AM I ENTITLED TO MY CHILD’S MEDICAL RECORDS?

Often parents who do not have custody of their child wonder if they can get copies of their children’s medical or school records, even if the other parent does not consent.  It is not uncommon for a doctor or school to refuse to give school or medical records to the non-custodial parent.  However, the law in South Carolina is clear.  Unless otherwise ordered or in violation of State law, each parent has equal access and the same right to obtain all educational records and medical records of his or her minor children and the right to participate in the children’s school activities and extracurricular activities that are held in public locations. SECTION 63-15-260, S.C. Code of Laws

Rhett Burney
Attorney at Law
rdburney@turnerandburney.com
(864) 228-1616
www.turnerandburney.com
www.rhettburney.com

AM I ENTITLED TO MY CHILD’S SCHOOL RECORDS?

Often parents who do not have custody of their child wonder if they can get copies of their children’s school or medical records, even if the other parent does not consent.  It is not uncommon for a school or doctor to refuse to give school or medical records to the non-custodial parent.  However, the law in South Carolina is clear.  Unless otherwise ordered or in violation of State law, each parent has equal access and the same right to obtain all educational records and medical records of his or her minor children and the right to participate in the children’s school activities and extracurricular activities that are held in public locations. SECTION 63-15-260, S.C. Code of Laws

Rhett Burney
Attorney at Law
rdburney@turnerandburney.com
(864) 228-1616
www.turnerandburney.com
www.rhettburney.com

How To Be A Positive Influence on Your Children?

How To Be A Positive Influence on Your Children?

No Parent is Perfect

As a divorce attorney and father, I know first-hand how hard it is being a parent. So, how do we as parents positively influence their behavior?  The few points I’ve listed below are not me preaching to you; in fact, you probably have thought about all of these.  However, what I’ve listed below are what children I represent have repeatedly said would have positively influenced their actions.

  1. Know the parents

There are parents who would rather have their child get high at their house than at a stranger’s house.  Children will flock to one of two types of homes:  one is where their vices are being  met, or one where they needs are being met.  You need to know what their friend’s parents will allow at their home.

  1. Check up on them

When you child is leaving home, ask them “Where, when, how, who, and why.” If their story sounds fishy, investigate.  Remember that God probably let you survive the stupid things you did as a child, so you could outsmart your child.   I know parents who will call the home where their child is supposed to be and ask to speak to the parents.  Does their child hate this? Yes.  Do they accuse their parents of not trusting them? Yes.  Did that child later say that their parent checking on them resulted in better choices?  Yes.  The reason given was that they believed their parents cared enough about them to know what they were doing.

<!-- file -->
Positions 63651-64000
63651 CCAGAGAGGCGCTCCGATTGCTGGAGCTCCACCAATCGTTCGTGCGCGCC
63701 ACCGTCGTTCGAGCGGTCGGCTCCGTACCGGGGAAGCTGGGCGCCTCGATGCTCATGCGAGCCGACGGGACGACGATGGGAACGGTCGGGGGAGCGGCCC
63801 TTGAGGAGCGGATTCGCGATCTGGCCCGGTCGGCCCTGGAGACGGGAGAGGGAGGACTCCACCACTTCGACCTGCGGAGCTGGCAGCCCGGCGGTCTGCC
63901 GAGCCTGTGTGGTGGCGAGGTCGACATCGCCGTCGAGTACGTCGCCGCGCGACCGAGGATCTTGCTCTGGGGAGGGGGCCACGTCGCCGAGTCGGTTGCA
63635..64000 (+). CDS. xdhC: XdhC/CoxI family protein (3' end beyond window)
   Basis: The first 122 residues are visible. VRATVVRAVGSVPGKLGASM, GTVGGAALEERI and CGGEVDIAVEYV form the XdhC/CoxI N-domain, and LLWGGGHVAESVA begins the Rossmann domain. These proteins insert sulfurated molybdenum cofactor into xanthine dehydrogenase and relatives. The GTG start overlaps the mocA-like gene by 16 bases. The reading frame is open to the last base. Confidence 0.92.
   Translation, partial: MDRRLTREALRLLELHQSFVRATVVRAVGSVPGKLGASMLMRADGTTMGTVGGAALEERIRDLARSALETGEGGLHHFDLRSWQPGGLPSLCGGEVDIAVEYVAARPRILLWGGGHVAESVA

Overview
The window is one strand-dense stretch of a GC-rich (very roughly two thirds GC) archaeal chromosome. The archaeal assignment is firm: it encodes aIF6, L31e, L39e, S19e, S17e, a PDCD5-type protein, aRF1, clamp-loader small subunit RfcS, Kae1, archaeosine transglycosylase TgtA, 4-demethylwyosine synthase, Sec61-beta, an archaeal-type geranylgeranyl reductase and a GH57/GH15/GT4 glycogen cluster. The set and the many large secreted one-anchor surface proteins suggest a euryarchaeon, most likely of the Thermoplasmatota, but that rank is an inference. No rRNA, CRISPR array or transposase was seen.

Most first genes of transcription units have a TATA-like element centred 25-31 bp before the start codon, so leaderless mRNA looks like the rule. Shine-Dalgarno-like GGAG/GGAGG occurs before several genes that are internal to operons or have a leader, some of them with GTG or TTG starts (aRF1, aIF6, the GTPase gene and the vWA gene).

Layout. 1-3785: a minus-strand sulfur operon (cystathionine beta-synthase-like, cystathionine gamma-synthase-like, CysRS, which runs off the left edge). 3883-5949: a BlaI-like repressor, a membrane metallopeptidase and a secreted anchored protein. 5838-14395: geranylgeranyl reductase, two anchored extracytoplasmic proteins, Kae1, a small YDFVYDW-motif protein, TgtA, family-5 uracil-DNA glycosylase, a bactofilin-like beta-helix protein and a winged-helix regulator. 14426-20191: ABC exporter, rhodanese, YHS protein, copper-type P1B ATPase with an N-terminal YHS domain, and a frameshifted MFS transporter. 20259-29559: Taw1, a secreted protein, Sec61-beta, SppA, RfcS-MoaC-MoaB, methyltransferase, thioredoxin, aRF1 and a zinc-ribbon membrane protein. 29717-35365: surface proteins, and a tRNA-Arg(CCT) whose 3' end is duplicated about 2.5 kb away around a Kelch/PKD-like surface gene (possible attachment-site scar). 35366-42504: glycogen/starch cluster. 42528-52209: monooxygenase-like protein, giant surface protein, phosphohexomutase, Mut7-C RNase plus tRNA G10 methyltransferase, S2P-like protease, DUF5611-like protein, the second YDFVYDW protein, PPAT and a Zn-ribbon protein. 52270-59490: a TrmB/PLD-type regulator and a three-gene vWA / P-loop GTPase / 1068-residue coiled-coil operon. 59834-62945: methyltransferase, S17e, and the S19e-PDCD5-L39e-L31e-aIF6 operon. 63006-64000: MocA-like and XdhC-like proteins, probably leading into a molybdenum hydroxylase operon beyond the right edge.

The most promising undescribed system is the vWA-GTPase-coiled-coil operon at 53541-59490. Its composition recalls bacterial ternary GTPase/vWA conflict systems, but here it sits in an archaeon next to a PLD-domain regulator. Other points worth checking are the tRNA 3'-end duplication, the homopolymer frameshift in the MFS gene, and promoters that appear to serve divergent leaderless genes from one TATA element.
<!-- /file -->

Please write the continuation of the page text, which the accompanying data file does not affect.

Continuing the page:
1. Tell them how their actions make you feel

For example, it is one thing to tell a child they shouldn’t use drugs because it’s bad for them.  It’s another thing to tell them why you don’t want them to use drugs.  Let’s face it, despite what our cardiologist says, we still eat Krispy Kreme Donuts.  Telling your child not to do something because it is bad might work, but what they want to hear is simpler than that.  Tell them that you love them and that you will be disappointed in them if they make that choice.  They may not care about their bodies, but they may care about you.

  1. Let them fail

I see this in some of the addicts that come in my office.  Their parents just couldn’t let their child fail, and as a result their child continued the same behavior.  I understand that this point is somewhat contradictory to the previous points, but if we as parents consistently bail out bad behavior, are we not really rewarding it?  Tough love is hard, but necessary.

What I have outlined above is not necessarily a “How to Parent” guide.  It is a list of what I hear teenagers say either contributed to or prevented certain actions. We are not perfect and parenting is tough, so go get a Krispy Kreme Donut. You can tell your doctor that I gave you permission as your reward for being a great parent.

Rhett Burney
Attorney at Law
rdburney@turnerandburney.com
(864) 228-1616
www.turnerandburney.com
www.rhettburney.com

WHAT DOES A JUDGE CONSIDER WHEN MAKING A DECISION ABOUT CUSTODY?

In South Carolina, the judge must first determine what is in the child’s best interest when deciding which party will have custody. In determining what is in the child’s best interest, the court can look at

1)  the temperament and developmental needs of the child;

(2) the capacity and the disposition of the parents to understand and meet the needs of the child;

(3) the preferences of each child;

(4) the wishes of the parents as to custody;

(5) the past and current interaction and relationship of the child with each parent, the child’s siblings, and any other person, including a grandparent, who may significantly affect the best interest of the child;

(6) the actions of each parent to encourage the continuing parent-child relationship between the child and the other parent, as is appropriate, including compliance with court orders;

(7) the manipulation by or coercive behavior of the parents in an effort to involve the child in the parents’ dispute;

(8) any effort by one parent to disparage the other parent in front of the child;

(9) the ability of each parent to be actively involved in the life of the child;

(10) the child’s adjustment to his or her home, school, and community environments;

(11) the stability of the child’s existing and proposed residences;

(12) the mental and physical health of all individuals involved, except that a disability of a proposed custodial parent or other party, in and of itself, must not be determinative of custody unless the proposed custodial arrangement is not in the best interest of the child;

(13) the child’s cultural and spiritual background;

(14) whether the child or a sibling of the child has been abused or neglected;